This is Banned Books Week, a week to raise awareness of the problem of books being banned in the United States. I read about local efforts to raise awareness in my local newspaper, The Madison Courier.
Books that have been hidden, challenged or banned are being highlighted this week during Banned Books Week. The annual celebration of all banned literary works happens during the last full week of September.
Nathan Montoya, co-owner of Village Lights Bookstore in downtown Madison, said the bookstore celebrates Banned Books Week every year.
“We’re proud to say that every time we begin assembling our Banned Books Week displays, we find that we already have most of the top challenged titles on our shelves,” he said.
There is just one minor problem; no books have been banned in the United States, at any level of government for many years, as Mr. Moytoya admits.
Montoya said that no literary work has been banned by the federal or state government since the famed Allen Ginsburg poem “Howl” was banned in 1957. The poem was banned because of its explicit references to drug use and homosexuality. Montoya said that today, books are banned on a much smaller level.
“We do it to ourselves,” Montoya said.
What in the world is he talking about? We ban ourselves from reading certain books?
Local libraries, school libraries and book stores often ban books they don’t think are appropriate, Montoya said.
“We do such a good job of restricting our own freedoms. It’s a problem that will not go away. And, of course the books that we have are not just books banned in this country, but works banned around the world,” he said.
Village Lights, along with several area libraries will have displays, in honor of Banned Books Week.
Linda Brinegar, Media Specialist for Madison Consolidated Schools, said she’s putting together a display at the front of the school.
Brinegar said that in her time as a librarian she has found that books aren’t so much banned as they are challenged. A challenged book is one that has been attempted to be removed or restricted, because of objections from a person or group, she said.
“(This week) brings an awareness to the readers’ choices,” Brinegar said. “They have access to a wide variety of reading materials.”
It is not that the government is banning us from reading books, it is that libraries are sometimes asked not to stock certain books or other materials that might be deemed inappropriate for the patrons of the library. This is not the same as banning books, nor is it really denying access to reading materials that anyone might want.
The truth is that parents have every right in the world to object if they believe that there is a book in the school library that is not appropriate for children of their age level. They may have good reason not to want their first or second grader to have access to a sexually explicit or violent book. The local library is funded by local taxpayers. They might want some control over what they are paying for. They may not want books that they consider inappropriate paid for with their tax dollars. And, I hope that I don’t need to add that if I happened to own a book store, I can sell whatever books I please. If I don’t like a certain author and prefer not to sell his books, that would be entirely my business. Again, in none of the cases I mentioned are books or any other material really being denied to anyone who wants to read or view them.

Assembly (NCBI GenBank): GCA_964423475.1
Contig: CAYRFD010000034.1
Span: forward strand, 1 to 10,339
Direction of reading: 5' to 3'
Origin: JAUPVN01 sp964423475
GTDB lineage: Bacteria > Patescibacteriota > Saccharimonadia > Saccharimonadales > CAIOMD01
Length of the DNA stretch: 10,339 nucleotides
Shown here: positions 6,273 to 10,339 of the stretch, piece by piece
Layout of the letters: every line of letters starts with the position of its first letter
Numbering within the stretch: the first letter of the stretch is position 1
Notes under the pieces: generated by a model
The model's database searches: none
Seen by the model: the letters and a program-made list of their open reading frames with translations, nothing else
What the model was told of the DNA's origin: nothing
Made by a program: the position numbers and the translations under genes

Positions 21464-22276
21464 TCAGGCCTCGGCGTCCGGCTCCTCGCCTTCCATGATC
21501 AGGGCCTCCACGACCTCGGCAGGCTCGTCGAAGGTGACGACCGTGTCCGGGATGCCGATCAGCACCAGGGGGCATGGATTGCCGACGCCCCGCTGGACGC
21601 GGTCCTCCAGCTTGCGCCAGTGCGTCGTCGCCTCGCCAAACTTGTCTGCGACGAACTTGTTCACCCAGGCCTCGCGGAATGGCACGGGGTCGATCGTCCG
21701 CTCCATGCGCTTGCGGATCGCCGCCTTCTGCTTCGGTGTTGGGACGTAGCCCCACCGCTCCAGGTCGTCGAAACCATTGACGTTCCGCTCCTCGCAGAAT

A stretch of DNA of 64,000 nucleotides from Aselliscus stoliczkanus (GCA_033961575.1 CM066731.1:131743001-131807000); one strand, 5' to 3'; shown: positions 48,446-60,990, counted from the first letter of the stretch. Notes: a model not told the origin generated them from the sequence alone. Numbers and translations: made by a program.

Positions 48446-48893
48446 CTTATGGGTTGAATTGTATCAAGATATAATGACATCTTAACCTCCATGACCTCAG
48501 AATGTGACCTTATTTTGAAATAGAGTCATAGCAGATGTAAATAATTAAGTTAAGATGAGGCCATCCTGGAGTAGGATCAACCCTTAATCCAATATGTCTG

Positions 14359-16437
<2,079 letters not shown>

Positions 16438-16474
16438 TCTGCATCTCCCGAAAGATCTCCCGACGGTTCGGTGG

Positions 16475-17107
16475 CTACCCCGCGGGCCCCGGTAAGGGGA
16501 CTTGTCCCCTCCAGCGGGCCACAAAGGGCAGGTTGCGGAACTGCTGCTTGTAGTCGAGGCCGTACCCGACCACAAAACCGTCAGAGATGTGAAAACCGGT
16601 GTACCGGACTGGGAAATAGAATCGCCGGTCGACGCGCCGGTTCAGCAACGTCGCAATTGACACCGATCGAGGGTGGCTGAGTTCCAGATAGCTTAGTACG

So, if there are no books actually being banned in the United States, what is the point of Banned Books Week? I don’t know. There is, of course, a need to be vigilant. We do not ban books in the United States right now, but this country is very much the exception. In many parts of the world the idea that people should be allowed to read whatever they want is still considered to be controversial, and who can tell what the situation here will be like twenty years from now. Nevertheless, I don’t think the greatest danger to freedom of expression in this country comes from parents who do not want their children to read Catcher in the Rye or Captain Underpants. I think the greatest threats to our freedom are from the sort of tolerant. leftists who think that Banned Books Week is a terrific idea, and then go on to ban conservative or Christian books.
So, maybe Banned Books Week has some use, even if it is something of a humbug. I just wish the people promoting it didn’t come across as a bunch of self-righteous doofuses who strut around proclaiming their support of the freedom to read against the non-existent mobs who are gathering to ban books and burn down libraries.
Oh, and it would also help if the American Library Association didn’t consider freedom of expression to include allowing people to watch pornography on library computers.
By the way, I wonder if Mr. Montoya stocks The Turner Diaries. There’s a real banned book, if ever there was one. Maybe I should ask.